Curcumin, Turmeric Naturally Blocks Cancer GrowthPosted by admin on Mar 29, 2012 in Supplements • No comments
Contributing Writer for Wake Up World
Turmeric and curcumin have been highlighted as powerful anti-cancer substances in the past, but research has now shed even more light on the amazing ability of both turmeric and curcumin to actually block cancer growth. This is due to the unique ability of a main component in turmeric that is actually able to block an enzyme that promotes the spread of head and neck cancer.
Researchers at UCLA found that curcumin — the primary component in turmeric also responsible for its color — exhibited these cancer-blocking properties during a study involving 21 participants suffering from head and neck cancers. The subjects were given two chewable curcumin tablets containing 1,000 miligrams of the substance each. After administering the chewable curcumin tablets, an independent lab in Maryland was in charge of evaluating the results.
What the lab found was that the enzymes in the patients’ mouths responsible for promoting cancer spread and growth were inhibited by the curcumin supplementation. As a result, the curcumin intake halted the spread of the malignant cells. Curcumin has previously been found to reduce tumors by 81% in similarly shocking research, which also gives credence to the natural anti-cancer benefits of turmeric and curcumin intake.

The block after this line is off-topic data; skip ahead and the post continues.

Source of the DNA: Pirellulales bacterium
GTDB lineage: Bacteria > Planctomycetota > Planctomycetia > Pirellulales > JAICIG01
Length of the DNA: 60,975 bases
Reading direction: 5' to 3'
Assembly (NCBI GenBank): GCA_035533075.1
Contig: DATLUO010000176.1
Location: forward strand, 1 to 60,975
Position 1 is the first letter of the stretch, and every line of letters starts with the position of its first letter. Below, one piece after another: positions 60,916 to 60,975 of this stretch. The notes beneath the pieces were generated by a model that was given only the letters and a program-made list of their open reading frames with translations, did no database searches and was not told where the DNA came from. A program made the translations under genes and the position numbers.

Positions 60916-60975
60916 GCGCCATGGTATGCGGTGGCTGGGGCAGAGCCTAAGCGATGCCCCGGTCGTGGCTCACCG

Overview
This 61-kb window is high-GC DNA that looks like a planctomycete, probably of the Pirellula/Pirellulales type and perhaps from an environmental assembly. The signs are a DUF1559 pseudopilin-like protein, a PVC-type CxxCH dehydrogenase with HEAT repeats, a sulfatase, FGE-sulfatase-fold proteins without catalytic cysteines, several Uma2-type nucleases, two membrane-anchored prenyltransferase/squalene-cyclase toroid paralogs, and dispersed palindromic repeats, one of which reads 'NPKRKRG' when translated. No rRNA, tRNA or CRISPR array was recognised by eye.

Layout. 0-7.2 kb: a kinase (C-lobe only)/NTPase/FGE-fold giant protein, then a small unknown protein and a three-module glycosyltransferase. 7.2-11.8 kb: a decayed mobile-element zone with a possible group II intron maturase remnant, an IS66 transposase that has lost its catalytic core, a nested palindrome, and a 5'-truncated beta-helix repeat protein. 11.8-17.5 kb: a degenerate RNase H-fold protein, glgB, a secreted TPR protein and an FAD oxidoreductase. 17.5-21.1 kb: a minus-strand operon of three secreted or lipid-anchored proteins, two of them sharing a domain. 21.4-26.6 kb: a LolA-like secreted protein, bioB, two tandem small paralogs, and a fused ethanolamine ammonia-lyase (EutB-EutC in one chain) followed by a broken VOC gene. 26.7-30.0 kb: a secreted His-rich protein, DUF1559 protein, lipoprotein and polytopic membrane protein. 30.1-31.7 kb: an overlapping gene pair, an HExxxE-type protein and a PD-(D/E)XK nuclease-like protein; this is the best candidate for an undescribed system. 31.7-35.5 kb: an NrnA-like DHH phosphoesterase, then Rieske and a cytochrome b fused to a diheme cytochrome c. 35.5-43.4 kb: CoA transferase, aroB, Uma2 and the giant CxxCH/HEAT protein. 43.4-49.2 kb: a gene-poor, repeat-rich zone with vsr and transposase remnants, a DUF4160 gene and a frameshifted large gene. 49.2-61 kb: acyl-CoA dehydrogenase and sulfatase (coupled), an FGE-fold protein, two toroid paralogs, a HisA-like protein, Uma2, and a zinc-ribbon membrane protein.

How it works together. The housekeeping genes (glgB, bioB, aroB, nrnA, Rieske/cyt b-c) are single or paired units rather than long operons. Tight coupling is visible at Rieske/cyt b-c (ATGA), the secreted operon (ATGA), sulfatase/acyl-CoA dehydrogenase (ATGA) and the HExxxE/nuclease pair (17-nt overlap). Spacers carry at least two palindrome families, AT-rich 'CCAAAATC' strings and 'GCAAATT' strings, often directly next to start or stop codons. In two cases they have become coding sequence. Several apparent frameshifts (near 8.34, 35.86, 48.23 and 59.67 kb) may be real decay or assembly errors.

While the benefits of turmeric have not been widely publicized in the United States, turmeric is known for its widespread use in many South Asian and Middle Eastern countries. Utilized as a spice in traditional dishes, many cultures have already fully recognized the powerful health-promoting aspects of turmeric. Perhaps the best part about turmeric is the fact that it is very cheap compared to highly ineffective cancer drugs that have actually been shown to worsen tumors conditions and kill patients. As more health professionals begin to realize the attributes of turmeric and curcumin, it is very possible that it could become as popular and widespread — if not more so– than super-nutrient vitamin D.